In alkali silicate systems that start below a pH of 9 the rate of ion exchange is initially much faster than network dissolution. The difference in the initial rates leads to the formation and growth of a depleted layer that is relatively devoid of alkali ions. As the depleted layer grows the rate of ion exchange decreases. As the reaction continues the pH of the system will start to increase (due to ion exchange), eventually allowing for more network dissolution to occur. The combination of the decreased rate of ion exchange along with the higher solution pH allows network dissolution to become the main dissolution mechanism by which water interacts with the glass. It is possible to estimate which mechanism is more prevalent at a given point in time by calculating the alpha value for the reaction (Eq. 4). For a binary alkali silicate glass, the equation for the alpha value reduces to the concentration of silica in solution over the concentration of alkali ion in solution. Low alpha values represent systems experiencing primarily ion exchange while higher alpha values represent increasing network dissolution14,20,23,24,25,26,27,28,29.
Materials and methods
Samples were made using a lithium disilicate glass frit manufactured by Specialty Glass, Inc. (Oldsmar, FL, USA). The composition of the material was verified by Spectrochemical Laboratories—Materials Evaluation, INC using an inductively coupled plasma technique (ICP). This information is included in Supplementary Table S1 and includes the expected wt. % for each individual component in addition to the ICP results. Monolithic samples of glass were produced by melting and casting the frit into rods (12.7 × 12.7 × 152 mm) using a graphite mold. After solidification the resulting rod was annealed overnight at 400 °C. Samples with an approximately 4.5 mm thickness were cut from the annealed rod and the cut faces were ground with silicon carbide paper using up to a grit of 600 and washed using isopropyl alcohol (IPA). The average surface area of the ground samples was ~ 4.6 cm2. Microscopy of the ground, unleached surfaces showed scratch marks and microcracks. Dissolution experiments used deionized (DI) water with a measured resistance between 16.7 and 17.5 MΩ.
Two sets of glass dissolution experiments were conducted for this research. The first were static experiments used as a baseline for comparison while the second included ultrasonication as an additional stimulus. Ultrasonic experiments used a Qsonica Q500 Ultrasonic Homogenizer with a frequency of 20 kHz. The homogenizer’s horn was made from Ti-6Al-4V alloy and was resistant to the higher pH of the reacted solution. To prevent the transducer from overheating, filtered, compressed air was used as a coolant at 10–20 psi. Static experiments used a 90 mL polyfluoroalkoxy (PFA) container while ultrasonic experiments used a 100 mL 316 stainless steel container as the reaction vessel. The stainless steel was selected as its higher thermal conductivity allowed for better control of the reaction temperature and the corrosion resistance of the steel meant that it should have minimal interaction with the dissolution system. To minimize heating effects caused by ultrasonication, the reaction vessel was placed in a temperature-controlled water bath that was set 4–6 °C lower than the reaction temperature using an Anova heater/circulator (Range: 0–92 °C) (Fig. 1). The lid of the reaction vessel protruded through the lid of the water bath container and had holes for the homogenizer horn and a thermocouple. Glass samples were placed inside the reaction vessel on a polytetrafluoroethylene (PTFE) stand with a polyether ether ketone (PEEK) mesh bottom used in both sets of experiments. Type K thermocouples were used to monitor the solution’s temperature. For this study the reaction temperature was set to 50 °C and the experiment duration varied between 1, 4, or 7.5 h. A new experiment was conducted for each experiment duration. The power intensity (output power divided by the horn area) for ultrasonic experiments was 10 or 20 W cm−2. All experiments started with a surface area of the sample to volume of solution (SA/V) ratio of 0.1 cm−1, though this was shown to change over time for samples that experienced erosion.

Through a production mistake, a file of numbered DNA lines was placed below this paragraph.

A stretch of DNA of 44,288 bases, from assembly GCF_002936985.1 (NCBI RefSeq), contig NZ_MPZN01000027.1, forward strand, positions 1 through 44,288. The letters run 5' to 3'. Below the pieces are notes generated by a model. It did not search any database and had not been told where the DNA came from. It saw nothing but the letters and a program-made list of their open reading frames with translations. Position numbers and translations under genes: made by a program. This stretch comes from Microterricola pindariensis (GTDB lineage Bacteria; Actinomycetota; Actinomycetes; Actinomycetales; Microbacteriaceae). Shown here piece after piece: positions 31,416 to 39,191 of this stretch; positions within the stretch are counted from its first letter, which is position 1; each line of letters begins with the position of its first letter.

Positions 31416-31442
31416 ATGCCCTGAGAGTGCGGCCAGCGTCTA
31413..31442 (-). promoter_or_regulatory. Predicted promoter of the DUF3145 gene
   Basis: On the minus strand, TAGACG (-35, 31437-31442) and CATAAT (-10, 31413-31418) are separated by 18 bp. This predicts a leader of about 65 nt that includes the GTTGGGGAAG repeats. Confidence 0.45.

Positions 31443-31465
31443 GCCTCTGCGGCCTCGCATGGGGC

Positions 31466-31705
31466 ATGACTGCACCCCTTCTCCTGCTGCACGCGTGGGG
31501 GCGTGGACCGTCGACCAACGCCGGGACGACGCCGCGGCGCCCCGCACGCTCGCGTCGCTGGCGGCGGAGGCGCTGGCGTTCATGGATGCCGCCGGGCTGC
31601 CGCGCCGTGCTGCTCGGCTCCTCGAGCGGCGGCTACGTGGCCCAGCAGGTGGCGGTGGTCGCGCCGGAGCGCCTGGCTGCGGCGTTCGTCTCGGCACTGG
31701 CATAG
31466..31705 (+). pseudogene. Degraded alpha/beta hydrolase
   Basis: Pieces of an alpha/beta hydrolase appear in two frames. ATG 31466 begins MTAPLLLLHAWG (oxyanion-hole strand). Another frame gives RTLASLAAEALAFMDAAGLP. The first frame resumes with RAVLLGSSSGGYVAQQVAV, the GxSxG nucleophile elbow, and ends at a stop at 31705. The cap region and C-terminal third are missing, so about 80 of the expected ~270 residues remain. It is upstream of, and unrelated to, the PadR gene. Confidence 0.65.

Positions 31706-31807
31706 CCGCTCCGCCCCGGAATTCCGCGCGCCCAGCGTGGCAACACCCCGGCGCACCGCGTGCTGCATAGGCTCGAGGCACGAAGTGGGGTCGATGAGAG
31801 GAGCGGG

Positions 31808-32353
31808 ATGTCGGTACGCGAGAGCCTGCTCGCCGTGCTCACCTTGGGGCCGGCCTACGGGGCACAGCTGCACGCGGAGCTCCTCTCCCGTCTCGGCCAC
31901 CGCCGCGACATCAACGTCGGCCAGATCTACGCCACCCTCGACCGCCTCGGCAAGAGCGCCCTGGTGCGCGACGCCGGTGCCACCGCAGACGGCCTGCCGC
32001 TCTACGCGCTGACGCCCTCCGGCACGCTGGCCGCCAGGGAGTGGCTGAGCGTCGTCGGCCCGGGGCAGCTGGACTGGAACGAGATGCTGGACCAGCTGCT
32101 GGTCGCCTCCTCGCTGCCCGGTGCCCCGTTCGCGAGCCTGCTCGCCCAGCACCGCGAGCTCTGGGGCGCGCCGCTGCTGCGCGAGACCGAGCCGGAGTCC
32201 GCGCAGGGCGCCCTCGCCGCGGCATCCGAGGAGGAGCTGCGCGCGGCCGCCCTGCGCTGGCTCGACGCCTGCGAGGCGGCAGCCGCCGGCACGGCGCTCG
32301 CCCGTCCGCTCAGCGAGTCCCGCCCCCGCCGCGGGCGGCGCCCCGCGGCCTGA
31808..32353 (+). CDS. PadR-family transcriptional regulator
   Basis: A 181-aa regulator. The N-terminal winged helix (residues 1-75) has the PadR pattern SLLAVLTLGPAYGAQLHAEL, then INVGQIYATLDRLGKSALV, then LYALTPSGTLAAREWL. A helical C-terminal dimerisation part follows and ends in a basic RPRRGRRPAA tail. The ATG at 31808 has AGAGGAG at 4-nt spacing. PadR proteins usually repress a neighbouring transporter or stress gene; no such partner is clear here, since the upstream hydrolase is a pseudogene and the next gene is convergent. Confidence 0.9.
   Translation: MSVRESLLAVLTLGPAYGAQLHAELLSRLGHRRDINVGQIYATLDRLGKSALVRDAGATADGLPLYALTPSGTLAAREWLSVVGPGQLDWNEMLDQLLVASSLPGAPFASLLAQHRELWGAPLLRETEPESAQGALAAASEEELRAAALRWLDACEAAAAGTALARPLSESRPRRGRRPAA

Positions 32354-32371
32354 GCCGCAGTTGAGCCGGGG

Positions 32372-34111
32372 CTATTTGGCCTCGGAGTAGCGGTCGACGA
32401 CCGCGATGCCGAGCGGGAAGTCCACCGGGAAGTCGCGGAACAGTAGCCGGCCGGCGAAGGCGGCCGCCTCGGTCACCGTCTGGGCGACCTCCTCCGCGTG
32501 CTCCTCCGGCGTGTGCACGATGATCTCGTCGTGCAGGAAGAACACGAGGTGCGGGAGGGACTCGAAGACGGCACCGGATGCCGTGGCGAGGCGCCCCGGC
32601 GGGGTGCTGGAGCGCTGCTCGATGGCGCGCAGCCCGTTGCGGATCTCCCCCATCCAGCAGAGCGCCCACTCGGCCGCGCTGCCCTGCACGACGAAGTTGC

Once the DI water was at temperature the sample was added to the reaction container. Next the homogenizer horn was activated for ultrasonic experiments or the reaction vessel was placed into a LabLine Imperial V convection oven and an overhead stirrer was activated for static experiments. To place the horn at the same depth in the reaction vessel each time, a positioning line was added to the horn based on measurements of the apparatus. The distance from the sample surface to the horn tip was nominally 2 mm but could vary slightly with sample thickness. A slight gap was left between the lid and the overhead stirrer or the homogenizer horn to prevent damage from occurring to the equipment while it ran. At the end of an experiment the samples were removed and the solutions were weighed to correct for evaporation and an aliquot saved for elemental analysis.
Solutions from the 4 and 7.5 h ultrasonic experiments showed large amounts of dark, metallic particulates. Minimal amounts of these particulates were seen after 1 h of sonication. Qsonica indicated that these were likely titanium alloy particulates and should be expected with normal use of the instrument. These particulates were filtered with 0.4 µm filter paper before solutions were chemically analyzed. Energy dispersive x-ray spectroscopy (EDS) of the washed particulates was conducted to see if the titanium could induce silicate precipitation in the same manner to iron creating silicates from solution30,31. Due to the limitations of EDS only silicon and not lithium could be checked with this method. Results (Supplementary Fig. S1) showed the elements of the sonicator horn along with the iridium the particles were coated with. Carbon and oxygen were also present and are likely from exposure to the atmosphere and the carbon tape that the particles were attached to. Silicon was not found at a level above the minimum detection limits for the EDS.